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[en] Casing deformation in wells is a common problem in many geothermal fields. Casing remediation is necessary to keep wells in production and occasionally, to even enter the well for an approved plug and abandonment procedure. The costly alternative to casing remediation is to incur the expense of drilling a new well to maintain production or drilling a well to intersect a badly damaged well below the deformation for abandonment purposes. The U.S. Department of Energy and the Geothermal Drilling Organization sponsor research and development work at Sandia National Laboratories in an effort to reduce these remediation expenditures. Sandia, in cooperation with Halliburton Energy Services, has developed a low cost, commercially available, bridge-plug-type packer for use in geothermal well environments. This report documents the development and testing of this tool for use in casing remediation work
[en] Most hydrogeological information is obtained from boreholes under the assumption that the medium is homogeneous. Ironically, permeable media are known to be extremely heterogeneous. The question, then, is to what extent does this heterogeneity affect the interpretation process and the meaning of the resulting parameters. The objective of this report is to summarize the work performed at UPC for ENRESA during the last six years on the topic of flow to a well. In essence, the work can be classified in steady-state and transient analyses. Regarding steady-state flow to a well, we derive the value of effective transmissivity (the one relating mean flux and mean head gradient) find out that it grows form the harmonic mean (for small radial distance) towards the geometric mean (for large radius). We derive an expression for equivalent transmissivity (that is the one that yields the right pumping rate given a heterogeneous T field). We compare our equation to other empirical approaches and find out that it works quite well. Finally, we derive a generalized Thiem equation that yields head around a pumping well under steady state conditions. Regarding transient flow to a well, we analyze in detail the meaning of parameters estimated using Jacob- Cooper method. We derive an expression for the transmissivity estimated using this method. Such transmissivity is independent of the location of the observation well, which is consistent with the frequent field observation that draw downs at different wells plot as straight lines with the same slope at late times. More importantly, we find that this estimate equals the effective transmissivity. On the other hand, the value of estimated storage coefficient appears to reflect the degree of connection between pumping and observation wells rather than actual storativity. Finally, we find the specific capacity (pump rate divided by drawdown) may correlate better with local T than the value derived from a pump test, which tends to be biased towards the effective T even for relatively short tests. (Author)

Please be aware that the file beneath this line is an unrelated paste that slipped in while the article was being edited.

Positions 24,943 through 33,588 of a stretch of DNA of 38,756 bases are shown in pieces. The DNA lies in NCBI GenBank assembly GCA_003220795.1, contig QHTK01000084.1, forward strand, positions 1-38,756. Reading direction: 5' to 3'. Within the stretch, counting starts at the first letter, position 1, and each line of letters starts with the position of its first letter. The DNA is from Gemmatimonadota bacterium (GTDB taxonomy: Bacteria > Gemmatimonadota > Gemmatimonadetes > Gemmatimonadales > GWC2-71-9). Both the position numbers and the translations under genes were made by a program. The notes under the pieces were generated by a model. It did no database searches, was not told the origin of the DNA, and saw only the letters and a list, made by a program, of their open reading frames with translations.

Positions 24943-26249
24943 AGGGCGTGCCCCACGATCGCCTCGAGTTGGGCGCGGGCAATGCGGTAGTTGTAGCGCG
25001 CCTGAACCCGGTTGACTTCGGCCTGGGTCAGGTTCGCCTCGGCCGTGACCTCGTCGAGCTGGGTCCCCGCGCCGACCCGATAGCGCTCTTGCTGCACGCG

[en] This report describes the work that was done to prepare the Phase II proposal for an enhanced geothermal system based on the use of horizontal well to increase production of reservoir fluids from geothermal wells
[en] δDH2O values (-61 to -53 per mil) of fluid inclusions in quartz that were ejected from initial discharge of geothermal wells, have values that are 10-30 per mil lower than the water from which the quartz was precipitated. Hydrogen isotope values of water extracted from epithermal vein quartz from the Waihi and Hishikari gold-silver deposits are 20-60 per mil lower than present day meteoric water, but are consistent with mixing trends indicated by other data. Fine-grained quartz from the Hishikari epithermal veins contain anomalous high amounts of water (up to 1.5 wt.%) which is interpreted to be trapped in submicrometer size ('invisible') inclusions during the crystallisation of amorphous and/or polycrystalline silica to form quartz. δD values of water extracted by thermal decrepitation from fluid inclusions in quartz should be interpreted with caution as they do not necessarily represent the original composition of the geothermal water. (author). 18 refs., 5 figs
[en] Radon concentration was monitored during the flow tests of well IC-09 at the Chingshui geothermal field. The radon concentration was found to increase from 54 ± 29 to 983 ± 65 Bq/m3 as a step function of production time, or cumulative production. The observed radon behavior can be explained by a radial composite model with the carbonate scales deposited in the skin zone near the well. The radius of skin zone near well IC-09 can be estimated with radon data at about 20 m using a plug flow model. Monitoring natural radon during the well flow tests is a helpful tracer to diagnose the formation damage near the well.